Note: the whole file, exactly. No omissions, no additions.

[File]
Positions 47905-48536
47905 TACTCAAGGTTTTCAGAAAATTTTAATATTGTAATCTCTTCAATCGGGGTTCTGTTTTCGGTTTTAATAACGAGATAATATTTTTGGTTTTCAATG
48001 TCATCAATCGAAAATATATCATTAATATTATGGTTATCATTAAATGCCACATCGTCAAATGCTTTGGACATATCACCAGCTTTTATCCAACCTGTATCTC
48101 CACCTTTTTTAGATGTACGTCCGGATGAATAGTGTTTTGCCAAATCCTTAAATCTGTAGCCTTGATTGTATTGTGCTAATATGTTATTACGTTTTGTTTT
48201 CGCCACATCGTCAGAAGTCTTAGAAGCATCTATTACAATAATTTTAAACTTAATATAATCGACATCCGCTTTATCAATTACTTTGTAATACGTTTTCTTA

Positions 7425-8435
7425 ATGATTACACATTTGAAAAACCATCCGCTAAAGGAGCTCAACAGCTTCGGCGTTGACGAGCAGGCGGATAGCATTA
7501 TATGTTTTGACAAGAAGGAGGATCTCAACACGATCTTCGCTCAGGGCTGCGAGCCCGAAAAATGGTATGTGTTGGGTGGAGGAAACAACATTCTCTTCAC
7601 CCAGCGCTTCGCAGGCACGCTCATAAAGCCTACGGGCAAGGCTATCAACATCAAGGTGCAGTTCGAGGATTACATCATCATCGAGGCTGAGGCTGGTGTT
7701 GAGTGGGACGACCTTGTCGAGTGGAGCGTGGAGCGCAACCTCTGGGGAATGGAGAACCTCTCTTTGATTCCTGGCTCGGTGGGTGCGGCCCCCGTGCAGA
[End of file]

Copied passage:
Positions 47905-48536
47905 TACTCAAGGTTTTCAGAAAATTTTAATATTGTAATCTCTTCAATCGGGGTTCTGTTTTCGGTTTTAATAACGAGATAATATTTTTGGTTTTCAATG
48001 TCATCAATCGAAAATATATCATTAATATTATGGTTATCATTAAATGCCACATCGTCAAATGCTTTGGACATATCACCAGCTTTTATCCAACCTGTATCTC
48101 CACCTTTTTTAGATGTACGTCCGGATGAATAGTGTTTTGCCAAATCCTTAAATCTGTAGCCTTGATTGTATTGTGCTAATATGTTATTACGTTTTGTTTT
48201 CGCCACATCGTCAGAAGTCTTAGAAGCATCTATTACAATAATTTTAAACTTAATATAATCGACATCCGCTTTATCAATTACTTTGTAATACGTTTTCTTA

Positions 7425-8435
7425 ATGATTACACATTTGAAAAACCATCCGCTAAAGGAGCTCAACAGCTTCGGCGTTGACGAGCAGGCGGATAGCATTA
7501 TATGTTTTGACAAGAAGGAGGATCTCAACACGATCTTCGCTCAGGGCTGCGAGCCCGAAAAATGGTATGTGTTGGGTGGAGGAAACAACATTCTCTTCAC
7601 CCAGCGCTTCGCAGGCACGCTCATAAAGCCTACGGGCAAGGCTATCAACATCAAGGTGCAGTTCGAGGATTACATCATCATCGAGGCTGAGGCTGGTGTT
7701 GAGTGGGACGACCTTGTCGAGTGGAGCGTGGAGCGCAACCTCTGGGGAATGGAGAACCTCTCTTTGATTCCTGGCTCGGTGGGTGCGGCCCCCGTGCAGA